simple goodness and the abrahamic tradition

I think it is best that we be considerate, wise and healthy.
It’s really simple, when compared to all the culture and paradigms out there.
I think considerateness, wisdom and health are real things. They are not fantasy. They will always be good, and always were good.

I’ve met some people who think that judaism, christianity and islam all have a common message, to be good to people, and that is their main message.
I don’t think that is true, but when someone clumps all the abrahamic tradition together, then says kindness is the main best message, I do agree with that part of it.

Although the truth seems illusive and complex, virtue seems quite simple in general. It is something which is profitable to life in general.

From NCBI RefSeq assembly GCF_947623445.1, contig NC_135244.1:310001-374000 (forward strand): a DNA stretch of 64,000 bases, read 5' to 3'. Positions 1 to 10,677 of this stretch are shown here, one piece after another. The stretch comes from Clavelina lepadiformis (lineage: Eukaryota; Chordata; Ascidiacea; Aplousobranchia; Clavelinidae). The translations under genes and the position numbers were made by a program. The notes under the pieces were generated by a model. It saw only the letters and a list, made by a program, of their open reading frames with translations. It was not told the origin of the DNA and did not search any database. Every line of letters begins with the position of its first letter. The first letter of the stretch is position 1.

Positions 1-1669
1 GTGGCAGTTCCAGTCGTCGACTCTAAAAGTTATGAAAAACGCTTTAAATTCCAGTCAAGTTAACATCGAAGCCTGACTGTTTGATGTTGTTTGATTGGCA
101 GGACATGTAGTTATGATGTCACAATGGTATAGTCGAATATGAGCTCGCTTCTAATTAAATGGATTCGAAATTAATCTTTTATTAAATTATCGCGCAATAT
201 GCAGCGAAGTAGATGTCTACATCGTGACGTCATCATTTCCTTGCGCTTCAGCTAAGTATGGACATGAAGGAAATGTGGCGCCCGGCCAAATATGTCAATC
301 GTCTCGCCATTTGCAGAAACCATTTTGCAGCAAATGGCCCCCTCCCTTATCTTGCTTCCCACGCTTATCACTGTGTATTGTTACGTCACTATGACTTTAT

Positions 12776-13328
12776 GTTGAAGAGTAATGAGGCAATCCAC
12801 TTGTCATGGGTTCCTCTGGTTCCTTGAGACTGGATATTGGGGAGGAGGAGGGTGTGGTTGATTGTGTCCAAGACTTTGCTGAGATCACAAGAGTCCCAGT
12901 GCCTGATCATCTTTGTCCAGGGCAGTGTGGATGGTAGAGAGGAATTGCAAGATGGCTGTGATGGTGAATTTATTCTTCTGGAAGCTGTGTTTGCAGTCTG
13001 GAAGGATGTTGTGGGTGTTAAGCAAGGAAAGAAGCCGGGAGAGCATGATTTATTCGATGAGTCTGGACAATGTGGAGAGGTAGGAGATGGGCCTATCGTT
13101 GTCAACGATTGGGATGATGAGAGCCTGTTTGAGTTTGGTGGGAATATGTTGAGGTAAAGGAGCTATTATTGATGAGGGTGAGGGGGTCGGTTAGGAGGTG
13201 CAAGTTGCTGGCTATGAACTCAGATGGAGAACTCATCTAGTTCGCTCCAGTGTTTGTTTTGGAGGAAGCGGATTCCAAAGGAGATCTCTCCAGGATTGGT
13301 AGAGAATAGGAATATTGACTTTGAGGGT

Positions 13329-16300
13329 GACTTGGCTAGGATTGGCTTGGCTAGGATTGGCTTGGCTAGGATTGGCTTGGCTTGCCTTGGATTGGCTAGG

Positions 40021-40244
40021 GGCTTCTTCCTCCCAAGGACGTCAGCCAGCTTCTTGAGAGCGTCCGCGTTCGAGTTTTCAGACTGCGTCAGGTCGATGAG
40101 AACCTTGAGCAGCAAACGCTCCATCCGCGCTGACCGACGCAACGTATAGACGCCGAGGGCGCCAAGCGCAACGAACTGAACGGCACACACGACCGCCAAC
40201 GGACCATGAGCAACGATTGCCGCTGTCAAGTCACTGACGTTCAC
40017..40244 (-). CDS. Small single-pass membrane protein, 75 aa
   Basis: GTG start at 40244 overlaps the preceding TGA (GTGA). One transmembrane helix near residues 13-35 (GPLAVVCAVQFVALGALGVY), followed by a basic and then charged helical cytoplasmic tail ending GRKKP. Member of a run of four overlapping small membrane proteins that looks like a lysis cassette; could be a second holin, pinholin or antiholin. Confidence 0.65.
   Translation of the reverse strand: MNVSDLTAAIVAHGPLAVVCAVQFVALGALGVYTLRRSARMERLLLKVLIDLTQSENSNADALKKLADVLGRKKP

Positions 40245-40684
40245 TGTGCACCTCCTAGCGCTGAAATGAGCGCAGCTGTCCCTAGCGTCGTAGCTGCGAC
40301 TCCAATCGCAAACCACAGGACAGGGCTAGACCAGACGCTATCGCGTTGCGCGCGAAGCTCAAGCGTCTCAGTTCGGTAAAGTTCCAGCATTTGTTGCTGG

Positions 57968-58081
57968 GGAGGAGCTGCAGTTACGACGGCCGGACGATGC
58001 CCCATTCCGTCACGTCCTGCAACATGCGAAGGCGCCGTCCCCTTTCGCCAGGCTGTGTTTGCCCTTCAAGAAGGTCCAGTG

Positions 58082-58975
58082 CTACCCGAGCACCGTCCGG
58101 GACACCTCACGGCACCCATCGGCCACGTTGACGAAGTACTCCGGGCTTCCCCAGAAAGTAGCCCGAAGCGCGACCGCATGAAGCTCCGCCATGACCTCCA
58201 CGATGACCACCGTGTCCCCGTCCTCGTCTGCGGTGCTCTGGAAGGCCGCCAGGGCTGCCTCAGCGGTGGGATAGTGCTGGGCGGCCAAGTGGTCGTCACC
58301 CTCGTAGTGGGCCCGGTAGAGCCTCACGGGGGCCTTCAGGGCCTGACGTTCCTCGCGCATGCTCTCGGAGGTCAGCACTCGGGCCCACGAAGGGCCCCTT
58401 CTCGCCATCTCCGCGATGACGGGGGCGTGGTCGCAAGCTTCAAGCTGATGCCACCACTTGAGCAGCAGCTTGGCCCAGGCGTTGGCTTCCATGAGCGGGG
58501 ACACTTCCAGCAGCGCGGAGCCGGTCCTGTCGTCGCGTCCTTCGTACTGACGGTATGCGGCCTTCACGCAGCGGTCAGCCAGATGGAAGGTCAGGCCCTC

I don’t think there’s a common consensus on this. Abrahamic religions are famous for not getting along … lot’s of wars.

I think the Abrahamic message is mixed. Example :

Exo 20:13 Thou shalt not kill.

And right away, in the following chapters :

Exo 21:15 And he that smiteth his father, or his mother, shall be surely put to death.
Exo 21:16 And he that stealeth a man, and selleth him, or if he be found in his hand, he shall surely be put to death.
Exo 21:17 And he that curseth his father, or his mother, shall surely be put to death.
Exo 22:18 Thou shalt not suffer a witch to live.
Exo 22:19 Whosoever lieth with a beast shall surely be put to death.
Exo 22:20 He that sacrificeth unto any god, save unto the LORD only, he shall be utterly destroyed.
Exo 22:24 And my wrath shall wax hot, and I will kill you with the sword; and your wives shall be widows, and your children fatherless.

Until :

Deu 20:16 But of the cities of these people, which the LORD thy God doth give thee for an inheritance, thou shalt save alive nothing that breatheth